October 26, 2018
LANSING – Michigan Attorney General Bill Schuette is encouraging all Michigan communities to participate in National Drug Take Back Day on Saturday, October 27, 2018.
Both the state and national drug take back initiatives are dedicated to the proper and safe disposal of potentially dangerous, expired, unused, and unwanted prescription drugs.
“Whether your unwanted prescription medication is lost, stolen, or misplaced, don’t be the dealer,” said Schuette. “My department encourages you to take back your unused medications today and help combat the opioid epidemic.”
In Michigan, residents can anonymously dispose of their prescription drugs at any MSP post year round, Monday through Friday from 8 a.m. to 4 p.m., excluding holidays.
National Prescription Drug Take-Back Day is held twice a year. During the one-day effort in April, MSP posts collected 597 pounds of prescription drugs.
Participating locations will be open on Saturday October 27, 2017 from 10:00 A.M. to 2:00 P.M. This service is free and anonymous – no questions asked.
All 30 MSP posts will participate in the ‘Take-Back’ initiative by serving as drop-off locations for residents to discard of their unused and unwanted prescription pills.
Disposal sites can only collect pills and/or patches, no liquids, needles or sharps will be accepted. Drug Take Back Days are the safest way to dispose of medications. Unconventional methods of disposal, flushing medication down the drain, or throwing medication in the trash, have been known to damage the environment.
Created in May 2017, the Opioid Trafficking and Interdiction Unit which is part of Schuette’s Criminal Division, is comprised of four assistant attorneys general, each with extensive backgrounds in drug crime prosecution.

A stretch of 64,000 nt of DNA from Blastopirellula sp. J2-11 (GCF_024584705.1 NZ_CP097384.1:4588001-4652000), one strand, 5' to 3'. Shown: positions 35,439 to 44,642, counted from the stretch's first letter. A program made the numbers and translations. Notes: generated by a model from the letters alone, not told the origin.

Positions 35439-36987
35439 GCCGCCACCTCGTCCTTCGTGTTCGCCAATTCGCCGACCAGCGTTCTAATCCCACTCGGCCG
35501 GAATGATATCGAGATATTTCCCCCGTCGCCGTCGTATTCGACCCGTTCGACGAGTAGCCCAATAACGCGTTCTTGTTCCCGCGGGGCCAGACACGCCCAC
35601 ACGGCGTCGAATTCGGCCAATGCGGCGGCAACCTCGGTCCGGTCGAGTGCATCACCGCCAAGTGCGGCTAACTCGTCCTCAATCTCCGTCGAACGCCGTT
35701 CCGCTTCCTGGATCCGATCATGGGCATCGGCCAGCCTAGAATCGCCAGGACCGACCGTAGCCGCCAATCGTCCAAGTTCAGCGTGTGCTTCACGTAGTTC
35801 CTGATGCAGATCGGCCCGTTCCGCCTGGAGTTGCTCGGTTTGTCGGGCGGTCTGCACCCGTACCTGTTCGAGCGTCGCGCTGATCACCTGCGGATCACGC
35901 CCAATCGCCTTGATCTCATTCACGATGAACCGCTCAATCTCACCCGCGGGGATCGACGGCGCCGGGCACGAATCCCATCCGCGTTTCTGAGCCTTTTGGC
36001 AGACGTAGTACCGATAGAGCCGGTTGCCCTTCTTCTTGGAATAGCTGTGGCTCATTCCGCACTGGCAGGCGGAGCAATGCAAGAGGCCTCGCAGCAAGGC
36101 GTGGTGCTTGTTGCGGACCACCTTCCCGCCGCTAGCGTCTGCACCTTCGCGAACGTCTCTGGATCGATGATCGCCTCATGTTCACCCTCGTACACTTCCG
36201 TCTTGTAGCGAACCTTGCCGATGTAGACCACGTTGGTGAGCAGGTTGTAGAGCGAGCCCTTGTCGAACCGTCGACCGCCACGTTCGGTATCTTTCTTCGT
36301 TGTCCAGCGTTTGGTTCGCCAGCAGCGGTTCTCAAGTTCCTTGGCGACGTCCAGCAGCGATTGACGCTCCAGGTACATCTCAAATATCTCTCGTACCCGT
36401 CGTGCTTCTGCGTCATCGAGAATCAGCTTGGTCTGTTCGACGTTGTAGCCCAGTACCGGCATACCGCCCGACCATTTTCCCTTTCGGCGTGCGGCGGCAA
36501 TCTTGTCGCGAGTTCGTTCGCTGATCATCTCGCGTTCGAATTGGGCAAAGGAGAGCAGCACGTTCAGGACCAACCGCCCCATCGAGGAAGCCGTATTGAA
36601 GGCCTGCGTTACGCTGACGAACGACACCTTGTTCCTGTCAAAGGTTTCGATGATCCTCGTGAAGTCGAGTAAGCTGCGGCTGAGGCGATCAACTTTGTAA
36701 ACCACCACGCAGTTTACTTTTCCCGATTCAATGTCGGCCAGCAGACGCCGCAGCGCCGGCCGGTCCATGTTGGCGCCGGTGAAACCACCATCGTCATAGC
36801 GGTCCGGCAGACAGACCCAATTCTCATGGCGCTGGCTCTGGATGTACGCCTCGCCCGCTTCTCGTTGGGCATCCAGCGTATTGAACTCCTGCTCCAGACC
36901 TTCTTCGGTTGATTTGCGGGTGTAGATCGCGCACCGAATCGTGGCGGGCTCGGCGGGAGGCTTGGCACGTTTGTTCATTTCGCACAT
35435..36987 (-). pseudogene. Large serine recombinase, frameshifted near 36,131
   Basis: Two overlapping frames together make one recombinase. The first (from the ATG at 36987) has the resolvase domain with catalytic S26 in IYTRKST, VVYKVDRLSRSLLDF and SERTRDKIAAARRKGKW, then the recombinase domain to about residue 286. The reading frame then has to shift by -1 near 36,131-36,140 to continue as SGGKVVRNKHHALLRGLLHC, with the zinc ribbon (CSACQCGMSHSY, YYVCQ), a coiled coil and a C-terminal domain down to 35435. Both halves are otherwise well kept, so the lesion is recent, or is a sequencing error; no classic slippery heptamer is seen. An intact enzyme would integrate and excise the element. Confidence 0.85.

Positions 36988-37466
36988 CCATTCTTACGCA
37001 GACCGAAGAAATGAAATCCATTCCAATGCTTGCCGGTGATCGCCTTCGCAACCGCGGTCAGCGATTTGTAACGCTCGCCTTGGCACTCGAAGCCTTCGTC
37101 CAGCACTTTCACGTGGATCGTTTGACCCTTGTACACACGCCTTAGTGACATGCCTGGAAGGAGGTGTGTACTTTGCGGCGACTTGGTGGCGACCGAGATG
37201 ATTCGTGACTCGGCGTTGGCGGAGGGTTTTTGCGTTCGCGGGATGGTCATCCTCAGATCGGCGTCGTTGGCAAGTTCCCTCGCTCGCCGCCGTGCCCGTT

The cases have been and will continue to be charged in cooperation with local law enforcement, Michigan State Police narcotics teams and federal agencies.
The unit will also continue to take on felony murder cases in which it is alleged that the delivery of opioids has caused death.
As of August 2018, the unit has investigated and prosecuted cases from 24 Michigan Counties. The unit has received 74 cases from local law enforcement agencies and the Michigan State Police. Nineteen of those cases has resulted in a conviction. Seventeen cases have charges pending and 24 are still under investigation. Three of the convictions have been for delivery of opioids causing death.
According to the United States Center for Disease Control and Prevention (CDC), 91 Americans die every day from an opioid overdose that includes prescription opioids and heroin. Each day, more than 1,000 people are treated in emergency departments for misusing prescription opioids. Prescription opioids are a driving factor in the almost 15-year increase in opioid overdose deaths. Deaths from prescription opioids – drugs like oxycodone, hydrocodone, and methadone – have more than quadrupled since 1999.
In Michigan, from 1999 to 2016 the number of overdose deaths from any type of opioid grew by more than 17 times. Now with the development of synthetic opioids such as fentanyl and carfentanil, opioid use is even more dangerous. The CDC reports Michigan having a prescription rate of 84.9 prescriptions per 100 residents, one of the highest in the country. Prescribing rates for opioids vary across state lines, but in 2016 the overall national average was 66.5 prescriptions per 100 people. Michigan is amid an opioid epidemic.
In May 2017, Schuette urged the Michigan Legislature to direct nearly $1 million from a settlement he negotiated with a pharmaceutical company towards opioid education and addiction prevention programs.
In a letter to Michigan’s legislative leadership, Schuette explained that with an average of five residents dying every day from opioid overdoses, our state has been identified by the U.S. Centers for Disease Control as one of 19 states with a statistically significant increase in opioid-related deaths.
Schuette proposed that the legislature seriously consider using the $859,000 in settlement funds arriving next month in the state’s General Fund to create effective state and/or local opioid prevention programs.